A trove of international literary treasure resides on the fourth floor of Capen Hall:
A first edition copy of “Ulysses,” published by the famous Paris bookshop, Shakespeare & Company. Ten thousand pages of working papers. Irish Homestead, an early 20th century newspaper, which features the first published short story in the “Dubliners” series. Nearly anything and everything related to 20th century Irish author James Joyce.
And all of it can be found in the UB Libraries’ James Joyce Collection.
The James Joyce Collection exists as the largest collection of Joyce materials in the world. The collection began with a serendipitous encounter by Oscar A. Silverman, a former director of UB Libraries. While on sabbatical in Paris in 1949, Silverman happened upon the exhibition Exposition en Hommage à James Joyce, beginning the first of six installations that have shaped the James Joyce Collection over the past 70 years. As the collection grew, so did its prominence in the academic world.
“You can’t tell the story of Joyce the writer without the collection here,” James Maynard, UB’s poetry collection curator, said. “It’s just too large, too comprehensive. It really does make Buffalo, if not the capital, then certainly one of the major capitals of Joyce studies.”
As the James Joyce Collection has cemented itself in the world of Joyce and Irish scholarship, it has attracted all kinds of international research; from translators in Japan, to Ph.D. students from Ireland and graduate students from India, to name a few.
“There is, I think, an effort on the part of the people who run the Special Collections to establish Joyce as a kind of intellectual tourist magnet here,” professor Joseph Valente, UB’s resident Joyce scholar, said.
In crafting the Joyce Collection as a necessary scholarship destination, those involved in Joyce studies at UB have made efforts to ensure the continual use of the collection.
For Valente, part of this promotion includes his creation of the Dr. John Bishop Memorial Scholar Fund, named after prominent Joyce scholar and UB alumnus John Bishop, who passed away in April 2020.
This scholarship, funded by Valente’s own personal assets, will be offered biannually to bring research scholars to the collection, and will help pay for expenses involved in visiting the collection, including travel.
“It’s not something you just drop by in,” Valente said. “It’s not like a local lending library. You can’t do research in the collection in that way.”
Challenges that occur with Joyce scholarship happen, in part, due to contensions with the Joyce Estate and copyright limitations. As such, materials owned by UB cannot be made available through the internet, forcing scholars to be physically present in locations like Buffalo.
In trying to expand accessibility to the Joyce collection, Maynard and his colleagues have endeavored to create the James Joyce Museum in South Campus’ Abbott Hall.
“What the university has never had is a dedicated and proper museum space,” Maynard said. “So we’re hoping that this will begin to address that type of public space.”
The museum’s proposed plan would cost $13 million, which accounts for hiring a James Joyce curator, a preservation and acquisitions endowment, a programming and exhibitions endowment and the physical museum space.
With the museum space, Maynard hopes to encourage public accessibility to the collection, as well as widening the collection’s audience beyond academics.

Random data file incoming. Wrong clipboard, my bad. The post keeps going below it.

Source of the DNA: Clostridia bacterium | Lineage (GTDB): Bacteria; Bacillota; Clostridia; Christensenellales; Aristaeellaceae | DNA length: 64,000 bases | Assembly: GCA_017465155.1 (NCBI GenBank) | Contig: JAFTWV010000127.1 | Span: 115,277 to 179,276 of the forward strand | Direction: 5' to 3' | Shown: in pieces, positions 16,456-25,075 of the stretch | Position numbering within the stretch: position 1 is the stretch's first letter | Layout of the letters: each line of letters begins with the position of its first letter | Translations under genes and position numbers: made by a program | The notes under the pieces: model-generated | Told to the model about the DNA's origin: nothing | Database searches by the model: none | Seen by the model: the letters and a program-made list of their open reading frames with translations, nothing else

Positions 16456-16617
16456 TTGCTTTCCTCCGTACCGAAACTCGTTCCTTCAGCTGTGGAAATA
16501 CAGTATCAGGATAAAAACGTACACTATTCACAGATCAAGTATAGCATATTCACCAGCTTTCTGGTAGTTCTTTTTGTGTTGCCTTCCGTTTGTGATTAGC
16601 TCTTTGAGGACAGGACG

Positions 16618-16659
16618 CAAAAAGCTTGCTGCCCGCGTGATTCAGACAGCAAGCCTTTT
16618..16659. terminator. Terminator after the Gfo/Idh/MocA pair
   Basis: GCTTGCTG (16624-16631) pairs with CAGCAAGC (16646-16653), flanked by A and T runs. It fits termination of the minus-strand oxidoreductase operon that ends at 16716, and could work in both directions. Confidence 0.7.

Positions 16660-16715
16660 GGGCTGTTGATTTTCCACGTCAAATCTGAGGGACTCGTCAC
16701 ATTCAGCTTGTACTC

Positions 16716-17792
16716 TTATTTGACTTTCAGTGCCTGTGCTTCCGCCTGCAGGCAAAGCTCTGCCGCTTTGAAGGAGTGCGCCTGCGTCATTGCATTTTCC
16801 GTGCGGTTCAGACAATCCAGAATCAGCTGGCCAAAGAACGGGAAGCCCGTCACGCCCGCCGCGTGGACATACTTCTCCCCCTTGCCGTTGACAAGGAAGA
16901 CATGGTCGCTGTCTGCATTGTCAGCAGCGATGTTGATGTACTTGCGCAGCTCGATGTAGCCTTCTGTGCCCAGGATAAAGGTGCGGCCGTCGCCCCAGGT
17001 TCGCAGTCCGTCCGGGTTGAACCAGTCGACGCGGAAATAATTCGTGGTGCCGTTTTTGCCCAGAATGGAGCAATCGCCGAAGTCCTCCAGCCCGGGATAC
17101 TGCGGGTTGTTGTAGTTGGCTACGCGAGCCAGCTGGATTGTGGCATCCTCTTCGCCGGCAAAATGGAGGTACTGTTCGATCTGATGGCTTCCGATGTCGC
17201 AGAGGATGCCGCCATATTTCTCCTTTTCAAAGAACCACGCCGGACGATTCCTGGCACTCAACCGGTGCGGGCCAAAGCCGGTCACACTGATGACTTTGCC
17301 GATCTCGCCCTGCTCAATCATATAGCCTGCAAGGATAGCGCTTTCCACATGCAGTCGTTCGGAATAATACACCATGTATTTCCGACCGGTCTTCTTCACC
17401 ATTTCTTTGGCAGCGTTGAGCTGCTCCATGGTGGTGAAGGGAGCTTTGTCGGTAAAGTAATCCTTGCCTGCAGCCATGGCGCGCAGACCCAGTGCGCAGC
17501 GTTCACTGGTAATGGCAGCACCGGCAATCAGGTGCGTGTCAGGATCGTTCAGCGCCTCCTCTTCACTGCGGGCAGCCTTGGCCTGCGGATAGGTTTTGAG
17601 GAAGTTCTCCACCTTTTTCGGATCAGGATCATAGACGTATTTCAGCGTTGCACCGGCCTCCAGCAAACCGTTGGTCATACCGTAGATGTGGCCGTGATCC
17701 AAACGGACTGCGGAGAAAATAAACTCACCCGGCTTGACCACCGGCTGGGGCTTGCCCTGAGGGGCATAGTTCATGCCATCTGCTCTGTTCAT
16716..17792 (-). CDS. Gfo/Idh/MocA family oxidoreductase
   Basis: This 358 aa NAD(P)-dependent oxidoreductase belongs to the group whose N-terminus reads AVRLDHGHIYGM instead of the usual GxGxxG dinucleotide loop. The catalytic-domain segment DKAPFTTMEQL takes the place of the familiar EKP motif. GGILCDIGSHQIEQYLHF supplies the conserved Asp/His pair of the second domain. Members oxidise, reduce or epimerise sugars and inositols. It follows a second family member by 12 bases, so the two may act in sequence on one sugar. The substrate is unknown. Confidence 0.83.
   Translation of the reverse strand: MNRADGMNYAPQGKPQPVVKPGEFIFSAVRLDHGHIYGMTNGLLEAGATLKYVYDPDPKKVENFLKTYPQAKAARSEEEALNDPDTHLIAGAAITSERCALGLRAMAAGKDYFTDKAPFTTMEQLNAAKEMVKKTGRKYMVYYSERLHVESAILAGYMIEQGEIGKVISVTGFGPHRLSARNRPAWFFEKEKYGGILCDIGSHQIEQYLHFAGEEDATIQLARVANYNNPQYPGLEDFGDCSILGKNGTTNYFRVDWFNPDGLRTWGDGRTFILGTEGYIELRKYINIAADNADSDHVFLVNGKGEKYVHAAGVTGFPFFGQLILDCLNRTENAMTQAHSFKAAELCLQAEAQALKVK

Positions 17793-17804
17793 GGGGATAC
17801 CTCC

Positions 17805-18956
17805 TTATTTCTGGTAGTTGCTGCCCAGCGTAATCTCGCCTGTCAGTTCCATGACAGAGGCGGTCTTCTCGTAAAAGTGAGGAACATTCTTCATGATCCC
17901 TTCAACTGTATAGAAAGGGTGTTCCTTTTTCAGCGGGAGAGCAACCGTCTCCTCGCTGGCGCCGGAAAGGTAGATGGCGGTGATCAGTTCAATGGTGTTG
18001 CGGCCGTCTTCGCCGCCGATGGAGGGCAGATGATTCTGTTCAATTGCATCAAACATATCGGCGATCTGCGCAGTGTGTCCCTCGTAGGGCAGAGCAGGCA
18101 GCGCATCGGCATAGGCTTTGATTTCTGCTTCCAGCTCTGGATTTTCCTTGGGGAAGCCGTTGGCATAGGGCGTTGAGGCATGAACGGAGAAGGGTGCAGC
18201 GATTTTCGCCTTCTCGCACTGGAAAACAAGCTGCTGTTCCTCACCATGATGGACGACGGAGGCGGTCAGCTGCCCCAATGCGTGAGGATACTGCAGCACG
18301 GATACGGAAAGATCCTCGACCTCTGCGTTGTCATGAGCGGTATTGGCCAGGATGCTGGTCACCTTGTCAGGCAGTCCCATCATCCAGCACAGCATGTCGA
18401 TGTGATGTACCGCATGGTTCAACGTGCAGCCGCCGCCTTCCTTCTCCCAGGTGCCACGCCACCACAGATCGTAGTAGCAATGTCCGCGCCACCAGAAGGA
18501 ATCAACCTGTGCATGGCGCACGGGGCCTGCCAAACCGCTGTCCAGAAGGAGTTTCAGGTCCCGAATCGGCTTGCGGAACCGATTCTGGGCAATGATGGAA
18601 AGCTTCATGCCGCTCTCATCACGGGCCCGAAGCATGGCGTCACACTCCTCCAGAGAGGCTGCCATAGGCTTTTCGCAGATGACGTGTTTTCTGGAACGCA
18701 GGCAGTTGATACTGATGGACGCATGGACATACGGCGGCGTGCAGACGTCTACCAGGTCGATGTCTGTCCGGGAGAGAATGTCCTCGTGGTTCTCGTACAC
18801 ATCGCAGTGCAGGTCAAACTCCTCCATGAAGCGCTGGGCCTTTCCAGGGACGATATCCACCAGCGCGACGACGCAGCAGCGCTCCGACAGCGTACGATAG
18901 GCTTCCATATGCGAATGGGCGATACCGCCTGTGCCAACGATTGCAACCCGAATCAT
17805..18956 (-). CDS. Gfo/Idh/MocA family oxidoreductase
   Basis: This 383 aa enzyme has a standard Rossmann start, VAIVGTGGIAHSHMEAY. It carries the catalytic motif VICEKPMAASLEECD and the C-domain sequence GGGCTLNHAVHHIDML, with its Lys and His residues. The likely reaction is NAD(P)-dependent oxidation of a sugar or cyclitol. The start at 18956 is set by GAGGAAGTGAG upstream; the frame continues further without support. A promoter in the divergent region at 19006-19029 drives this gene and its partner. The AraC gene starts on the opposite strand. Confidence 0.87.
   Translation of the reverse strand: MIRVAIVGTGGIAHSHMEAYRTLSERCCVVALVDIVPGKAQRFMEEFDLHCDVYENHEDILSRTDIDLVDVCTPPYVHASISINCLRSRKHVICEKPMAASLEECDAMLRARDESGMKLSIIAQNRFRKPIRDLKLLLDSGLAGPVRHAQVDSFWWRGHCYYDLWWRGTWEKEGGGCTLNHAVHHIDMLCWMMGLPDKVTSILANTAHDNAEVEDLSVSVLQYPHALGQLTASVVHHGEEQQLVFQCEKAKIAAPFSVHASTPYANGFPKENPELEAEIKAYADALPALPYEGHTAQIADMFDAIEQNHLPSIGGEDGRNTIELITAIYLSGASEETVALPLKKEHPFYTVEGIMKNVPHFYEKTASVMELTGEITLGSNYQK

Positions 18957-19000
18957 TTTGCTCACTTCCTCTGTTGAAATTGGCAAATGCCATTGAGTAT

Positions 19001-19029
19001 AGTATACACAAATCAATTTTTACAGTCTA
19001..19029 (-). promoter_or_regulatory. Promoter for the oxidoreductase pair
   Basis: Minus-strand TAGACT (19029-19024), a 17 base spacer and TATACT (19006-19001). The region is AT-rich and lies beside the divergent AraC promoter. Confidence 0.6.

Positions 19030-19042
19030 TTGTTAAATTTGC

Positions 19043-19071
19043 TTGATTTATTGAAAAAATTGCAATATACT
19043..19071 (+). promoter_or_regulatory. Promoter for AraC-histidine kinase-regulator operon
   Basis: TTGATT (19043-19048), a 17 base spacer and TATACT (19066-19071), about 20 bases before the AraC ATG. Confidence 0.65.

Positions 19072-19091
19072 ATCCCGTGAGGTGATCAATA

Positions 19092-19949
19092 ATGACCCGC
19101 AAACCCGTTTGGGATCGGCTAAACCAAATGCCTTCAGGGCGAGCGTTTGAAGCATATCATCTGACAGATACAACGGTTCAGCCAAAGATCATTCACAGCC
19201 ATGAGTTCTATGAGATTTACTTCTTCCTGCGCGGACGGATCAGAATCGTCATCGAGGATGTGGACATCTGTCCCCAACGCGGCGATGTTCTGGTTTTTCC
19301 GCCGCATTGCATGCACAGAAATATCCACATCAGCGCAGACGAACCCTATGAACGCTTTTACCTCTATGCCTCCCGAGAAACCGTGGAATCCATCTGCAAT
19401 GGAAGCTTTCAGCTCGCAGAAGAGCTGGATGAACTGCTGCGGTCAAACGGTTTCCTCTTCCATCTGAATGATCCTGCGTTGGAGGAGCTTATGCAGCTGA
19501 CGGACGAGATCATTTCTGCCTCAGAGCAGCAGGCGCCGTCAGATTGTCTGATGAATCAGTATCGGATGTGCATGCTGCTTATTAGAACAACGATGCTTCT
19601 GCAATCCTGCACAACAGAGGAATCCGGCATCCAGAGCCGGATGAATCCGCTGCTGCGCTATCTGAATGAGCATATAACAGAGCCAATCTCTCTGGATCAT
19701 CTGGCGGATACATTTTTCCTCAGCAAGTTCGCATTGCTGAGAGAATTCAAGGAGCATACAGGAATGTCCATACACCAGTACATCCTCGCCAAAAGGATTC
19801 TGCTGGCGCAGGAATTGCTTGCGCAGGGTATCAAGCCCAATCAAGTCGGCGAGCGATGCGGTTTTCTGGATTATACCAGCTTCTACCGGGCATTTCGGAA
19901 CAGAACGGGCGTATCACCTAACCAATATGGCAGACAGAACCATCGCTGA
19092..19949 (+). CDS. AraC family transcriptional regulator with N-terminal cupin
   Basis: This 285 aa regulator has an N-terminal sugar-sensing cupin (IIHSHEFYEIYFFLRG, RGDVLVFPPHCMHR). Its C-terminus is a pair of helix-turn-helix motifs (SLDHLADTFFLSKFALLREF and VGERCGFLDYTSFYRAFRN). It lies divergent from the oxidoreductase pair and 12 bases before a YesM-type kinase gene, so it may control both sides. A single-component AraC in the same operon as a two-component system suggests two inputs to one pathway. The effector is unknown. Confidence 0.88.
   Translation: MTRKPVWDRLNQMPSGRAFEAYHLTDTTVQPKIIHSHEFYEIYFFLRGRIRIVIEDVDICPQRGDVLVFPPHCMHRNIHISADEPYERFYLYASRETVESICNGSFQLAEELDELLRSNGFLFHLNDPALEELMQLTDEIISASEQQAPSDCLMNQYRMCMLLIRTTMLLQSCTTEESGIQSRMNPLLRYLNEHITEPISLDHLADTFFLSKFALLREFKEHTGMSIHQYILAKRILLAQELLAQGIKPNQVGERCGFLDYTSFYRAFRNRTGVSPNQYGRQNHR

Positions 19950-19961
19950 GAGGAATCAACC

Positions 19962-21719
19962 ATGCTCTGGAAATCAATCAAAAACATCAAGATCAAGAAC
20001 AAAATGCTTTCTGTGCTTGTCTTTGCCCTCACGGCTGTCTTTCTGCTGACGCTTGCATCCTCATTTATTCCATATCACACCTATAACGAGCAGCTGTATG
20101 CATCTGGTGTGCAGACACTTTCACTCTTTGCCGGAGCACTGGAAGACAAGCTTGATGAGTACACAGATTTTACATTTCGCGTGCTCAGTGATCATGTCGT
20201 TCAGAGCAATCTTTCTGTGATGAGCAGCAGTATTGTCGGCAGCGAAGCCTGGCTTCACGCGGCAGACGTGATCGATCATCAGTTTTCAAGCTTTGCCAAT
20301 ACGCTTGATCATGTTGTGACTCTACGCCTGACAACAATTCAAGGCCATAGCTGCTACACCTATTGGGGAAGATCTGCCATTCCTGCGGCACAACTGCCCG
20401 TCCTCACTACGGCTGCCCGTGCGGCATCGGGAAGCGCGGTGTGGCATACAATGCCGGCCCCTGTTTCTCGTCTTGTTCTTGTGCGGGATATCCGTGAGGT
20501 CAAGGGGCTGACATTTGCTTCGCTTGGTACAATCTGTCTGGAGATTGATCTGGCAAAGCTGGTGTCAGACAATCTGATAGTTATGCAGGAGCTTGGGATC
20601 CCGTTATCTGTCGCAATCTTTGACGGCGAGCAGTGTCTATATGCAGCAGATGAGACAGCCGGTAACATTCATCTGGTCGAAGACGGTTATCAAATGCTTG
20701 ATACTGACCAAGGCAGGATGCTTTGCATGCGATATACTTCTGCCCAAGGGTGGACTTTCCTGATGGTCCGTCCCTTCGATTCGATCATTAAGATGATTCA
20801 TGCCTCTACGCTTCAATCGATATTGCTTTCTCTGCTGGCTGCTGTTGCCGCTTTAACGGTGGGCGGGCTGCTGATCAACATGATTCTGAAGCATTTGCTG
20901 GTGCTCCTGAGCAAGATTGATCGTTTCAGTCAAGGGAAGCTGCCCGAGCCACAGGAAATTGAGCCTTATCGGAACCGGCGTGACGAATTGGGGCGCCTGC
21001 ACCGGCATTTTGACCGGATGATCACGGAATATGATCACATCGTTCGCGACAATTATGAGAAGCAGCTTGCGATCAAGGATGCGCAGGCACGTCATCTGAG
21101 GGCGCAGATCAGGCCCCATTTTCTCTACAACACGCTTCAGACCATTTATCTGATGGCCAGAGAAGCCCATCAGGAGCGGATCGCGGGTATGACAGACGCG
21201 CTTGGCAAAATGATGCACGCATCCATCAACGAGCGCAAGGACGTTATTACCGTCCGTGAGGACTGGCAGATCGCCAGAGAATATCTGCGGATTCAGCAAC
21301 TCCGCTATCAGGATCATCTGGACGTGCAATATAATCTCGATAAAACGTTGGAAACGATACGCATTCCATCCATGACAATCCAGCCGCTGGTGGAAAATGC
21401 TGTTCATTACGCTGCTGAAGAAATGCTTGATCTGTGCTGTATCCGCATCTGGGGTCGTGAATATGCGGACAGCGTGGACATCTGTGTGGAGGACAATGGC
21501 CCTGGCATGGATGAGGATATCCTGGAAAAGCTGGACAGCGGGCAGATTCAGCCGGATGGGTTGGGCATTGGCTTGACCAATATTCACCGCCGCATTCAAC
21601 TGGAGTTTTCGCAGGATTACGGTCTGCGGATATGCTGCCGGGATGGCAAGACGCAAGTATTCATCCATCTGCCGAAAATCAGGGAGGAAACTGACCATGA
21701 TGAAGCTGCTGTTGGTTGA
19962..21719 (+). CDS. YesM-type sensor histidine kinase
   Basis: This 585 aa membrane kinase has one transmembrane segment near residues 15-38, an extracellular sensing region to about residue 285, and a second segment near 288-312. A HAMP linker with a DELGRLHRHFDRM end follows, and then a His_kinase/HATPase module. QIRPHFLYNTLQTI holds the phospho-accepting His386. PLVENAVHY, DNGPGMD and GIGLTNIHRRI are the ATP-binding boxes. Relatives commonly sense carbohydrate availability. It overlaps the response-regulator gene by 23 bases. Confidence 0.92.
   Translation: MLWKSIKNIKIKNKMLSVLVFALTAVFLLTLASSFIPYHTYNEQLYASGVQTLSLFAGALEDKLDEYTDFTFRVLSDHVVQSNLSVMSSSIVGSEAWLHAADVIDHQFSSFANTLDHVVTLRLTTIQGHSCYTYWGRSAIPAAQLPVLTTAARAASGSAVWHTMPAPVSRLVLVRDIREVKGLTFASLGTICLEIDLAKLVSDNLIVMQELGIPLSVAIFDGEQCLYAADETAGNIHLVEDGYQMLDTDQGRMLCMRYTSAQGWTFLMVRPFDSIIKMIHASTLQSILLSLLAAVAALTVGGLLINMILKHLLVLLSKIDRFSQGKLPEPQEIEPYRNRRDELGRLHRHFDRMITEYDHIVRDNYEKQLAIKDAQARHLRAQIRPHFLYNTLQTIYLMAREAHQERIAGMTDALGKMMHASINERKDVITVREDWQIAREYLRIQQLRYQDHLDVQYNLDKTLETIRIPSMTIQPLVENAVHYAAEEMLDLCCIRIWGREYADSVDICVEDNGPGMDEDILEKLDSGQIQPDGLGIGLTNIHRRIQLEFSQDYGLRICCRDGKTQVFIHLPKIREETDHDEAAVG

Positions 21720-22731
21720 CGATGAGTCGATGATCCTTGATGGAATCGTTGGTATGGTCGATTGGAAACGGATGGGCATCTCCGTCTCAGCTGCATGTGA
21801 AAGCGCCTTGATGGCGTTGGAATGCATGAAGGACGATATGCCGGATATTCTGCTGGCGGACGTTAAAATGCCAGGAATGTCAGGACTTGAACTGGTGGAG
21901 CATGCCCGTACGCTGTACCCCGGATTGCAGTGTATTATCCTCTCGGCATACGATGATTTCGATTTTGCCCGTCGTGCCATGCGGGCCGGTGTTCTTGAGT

“We’re very excited to be part of the renaissance that’s been happening, culturally, in Buffalo for easily the last 15 or 20 years,” Maynard said.
Residing in Capen 420, Maynard describes the collection as a focal point for humanities at UB with an emphasis on its intellectual value.
However, Valente notes that the collection operates differently than other aspects of the humanities.
“It’s like a glittering jewel and the English department is more like a workaday factory,” Valente said.
Still, the current James Joyce Collection is more than just a site for scholarship and research. The collection, composed of some of Joyce’s personal effects, including his cane, pen and eyeglasses, offers a chance to connect with Joyce, the person.
“It shows him as a father, as a husband and as a son,” Maynard said. “But it also shows how collaborative and social the activity of writing is… It was Joyce and his publishers [working on these texts], it was Joyce and his typist, it was Joyce and his colleagues and editors and collectors and patrons.”
The result of this environment, crafted around Joyce’s humanity as a person and an author, has engendered emotional responses to viewing the exhibit.
“I just always gravitate toward his passport, for whatever reason,” Scott Hollander, associate university librarian for administration and distinctive collections, said. “I find it fascinating, the fact that he touched it and he touched all this material.”
Hollander isn’t alone in this feeling of wonderment when interacting with the Joyce Collection. Maynard has noted that during his time as the poetry collection curator, personal objects of Joyce have brought visitors to tears, an experience he says is just as extraordinary to him as it is to others.
“I get goosebumps,” Maynard said. “People sometimes say, ‘Does it ever wear off? Do you ever not feel the magic?’ And the answer is, no.”
Kara Anderson is a senior arts editor and can be reached at email@example.com
Kara Anderson is a senior arts editor at The Spectrum. She is an English and Spanish double major and is pursuing a certificate in creative writing. She enjoys baking chocolate chip cookies, procrastinating with solitaire and binging reality TV on the weekends.